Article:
by Linda Dennis
Thump when he came into care -
his damaged skin is hidden under hard fur
Thump and Todd - quality time
Thump showing his hard skin and loss of fur
More fur loss
close up, showing the two biopsy sites
Thump enjoys a nibble on dirt and grass roots
Thump and Linda - quality time
Thump in his little blue jumper
My little man, Thump
During my years as a wildlife carer, I think it was Thump, our little Red Kangaroo, who touched Todd's and my heart the most deeply.
Todd's working companion's, Peter and Kevin, were traveling west of Dubbo when they came across a female Red Kangaroo in the middle of the road.
The driver tried to stop the car and they both watched as the kangaroo struggled to get off the road, she looked sick and weak and seemed to have very little energy to quickly move off the road.
Sadly the car couldn't stop in time and the kangaroo didn't make it off the road and she was killed instantly.
Feeling quite heart sick the boys stopped the car to check on the kangaroo and to check the pouch for a joey. There was one, a little boy - Thump.
Knowing I was a wildlife carer the boys brought Thump to me.
Little Thump was quite unwell himself. After hearing about mama kangaroo I decided that she must have had an illness which had passed on to her son. It's very hard to describe Thump's condition except that his skin and fur was "hard and crystally".
Some areas, including his ankles, arms and hands had lost patches of fur. The fur above his right eye was rock hard and he had difficulty opening the eye fully. He also had a severe case of mites, we could see hundreds of the tiny parasites crawling on his body.
Thump was given Ivomec to kill the parasites and we rubbed olive oil and paw paw ointment onto the hard patches of skin to soften them up. When the areas softened the fur started to fall off revealing pink skin underneath that didn't appear infected or raised. The rim of skin around the fur loss looked slightly raised but receded after a day or so. After the fur came off around Thump's eye he could open it wholly again.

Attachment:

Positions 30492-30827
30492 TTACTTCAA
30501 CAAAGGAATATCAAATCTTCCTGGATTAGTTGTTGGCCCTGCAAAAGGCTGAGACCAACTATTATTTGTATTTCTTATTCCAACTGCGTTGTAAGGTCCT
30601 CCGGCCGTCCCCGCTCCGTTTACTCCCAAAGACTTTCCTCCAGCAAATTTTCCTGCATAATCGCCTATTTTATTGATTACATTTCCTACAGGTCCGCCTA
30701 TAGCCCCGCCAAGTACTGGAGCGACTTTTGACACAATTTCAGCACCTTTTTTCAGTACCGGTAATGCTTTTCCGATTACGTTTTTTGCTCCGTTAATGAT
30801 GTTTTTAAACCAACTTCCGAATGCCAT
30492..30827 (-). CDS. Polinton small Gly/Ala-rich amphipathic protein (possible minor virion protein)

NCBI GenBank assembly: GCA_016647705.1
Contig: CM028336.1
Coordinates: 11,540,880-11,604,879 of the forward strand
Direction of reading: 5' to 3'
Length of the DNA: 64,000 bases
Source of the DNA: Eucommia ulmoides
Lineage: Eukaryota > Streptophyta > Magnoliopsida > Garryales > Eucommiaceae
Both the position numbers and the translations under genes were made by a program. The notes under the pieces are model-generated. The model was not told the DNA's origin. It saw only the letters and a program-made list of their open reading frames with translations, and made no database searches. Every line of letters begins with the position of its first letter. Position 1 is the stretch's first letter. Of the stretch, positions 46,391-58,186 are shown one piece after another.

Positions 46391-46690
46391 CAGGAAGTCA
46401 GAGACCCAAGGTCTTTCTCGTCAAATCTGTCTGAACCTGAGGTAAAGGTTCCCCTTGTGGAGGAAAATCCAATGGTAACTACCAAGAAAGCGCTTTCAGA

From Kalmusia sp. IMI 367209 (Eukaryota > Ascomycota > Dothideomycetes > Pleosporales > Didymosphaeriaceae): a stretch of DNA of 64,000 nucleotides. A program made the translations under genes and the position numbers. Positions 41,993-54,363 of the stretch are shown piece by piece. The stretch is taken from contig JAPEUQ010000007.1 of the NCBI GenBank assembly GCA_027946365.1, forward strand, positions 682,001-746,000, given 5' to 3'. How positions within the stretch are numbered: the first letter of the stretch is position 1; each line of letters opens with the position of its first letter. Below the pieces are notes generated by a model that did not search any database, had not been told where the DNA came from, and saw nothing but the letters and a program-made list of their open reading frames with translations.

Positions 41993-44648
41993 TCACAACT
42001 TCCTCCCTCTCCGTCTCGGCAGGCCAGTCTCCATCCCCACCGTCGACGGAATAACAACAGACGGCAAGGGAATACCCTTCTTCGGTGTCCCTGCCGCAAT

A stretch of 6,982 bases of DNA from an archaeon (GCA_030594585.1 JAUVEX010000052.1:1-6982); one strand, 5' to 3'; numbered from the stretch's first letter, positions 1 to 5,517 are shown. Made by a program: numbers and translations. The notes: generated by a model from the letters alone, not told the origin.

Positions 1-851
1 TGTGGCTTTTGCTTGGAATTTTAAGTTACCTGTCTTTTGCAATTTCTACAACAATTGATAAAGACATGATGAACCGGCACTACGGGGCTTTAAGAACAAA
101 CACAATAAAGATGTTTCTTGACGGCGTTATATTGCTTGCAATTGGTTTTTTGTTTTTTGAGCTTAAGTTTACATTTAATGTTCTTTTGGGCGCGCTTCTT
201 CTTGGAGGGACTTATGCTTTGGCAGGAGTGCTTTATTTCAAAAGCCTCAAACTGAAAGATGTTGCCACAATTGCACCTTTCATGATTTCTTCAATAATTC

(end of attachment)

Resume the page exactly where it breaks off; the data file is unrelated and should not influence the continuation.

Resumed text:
As we had no idea what we were dealing with Thump was taken on a visit to Benn and Tim at the Veterinary Quarantine Centre at Western Plains Zoo, Dubbo.
Benn and Tim were as perplexed as I was, having never seen anything like it before.
A host of test were taken including biopsy's of his flesh. Within days the results were returned I was told that Thump had a severe case of ringworm, a fungal infection of the skin.
Ringworm is a condition that joeys can sometimes get while in care, however it is rarely seen - especially a case as severe as Thump's - in an animal received directly from the wild.
Tim prescribed some medications and a regular anti-fungal bath. After Thump's first shampoo bath lots of fur fell off revealing skin that was red and crusty. The application of anti-fungal creams reduced the damaged skin within days.
With so much fur lost we feared he would get cold, especially at night, so Todd made him a little jumper made out of a polar fleece jumper sleeve. Not only did it keep him nice and warm, but he looked awfully cute in it as well!
Over the weeks Thump's condition improved and he gained weight. He seemed brighter and his appetite improved. He loved eating dirt and grass roots and nibbled at all the offerings we gave.
His energy also increased and he enjoyed a little hop around the garden.
Things were looking good for little Thump.
My dad's birthday came up and I headed home to share in the celebrations. Todd stayed at home to look after Thump and the other critters in care.
One evening I had a call from Todd, Thump had dramatically gone down hill.
He had little energy and was listless. He refused to take his bottle and was becoming dehydrated.
Things had definitely taken a turn for the worst.
I quickly came home to find a very ill Thump. I was totally amazed at how fast he had dropped in condition. He looked so very sad. I immediately gave him subcutaneous fluids to help rehydrate him.
Off to my local vet we sped. With gentle hands Kim assessed Thump and told me that his little body was shutting down. Thump's immune system was very weak and secondary problems were not a surprise to Kim. With an animal so sick, even though he did appear to be on the improve, Kim said that it was to be expected that his body would not have been strong enough to fight.
Thump was dying. We were told that without help it would probably take a few days.
With incredibly heavy hearts and weeping a bucket full of tears Todd and I made the difficult decision to euthanase Thump.
Although I desperately wanted to fight for his little life I realised that saving him would be unlikely, and I my conscious wouldn't allow to keep him alive and struggling for my own end.
Thump fell asleep while inside his pouch, encircled in my arms while Todd held me. It was one of the most unbearable moments of my life.
Thump was one of the special ones. We shared his life for a very short six weeks and feel so incredibly lucky for having done so.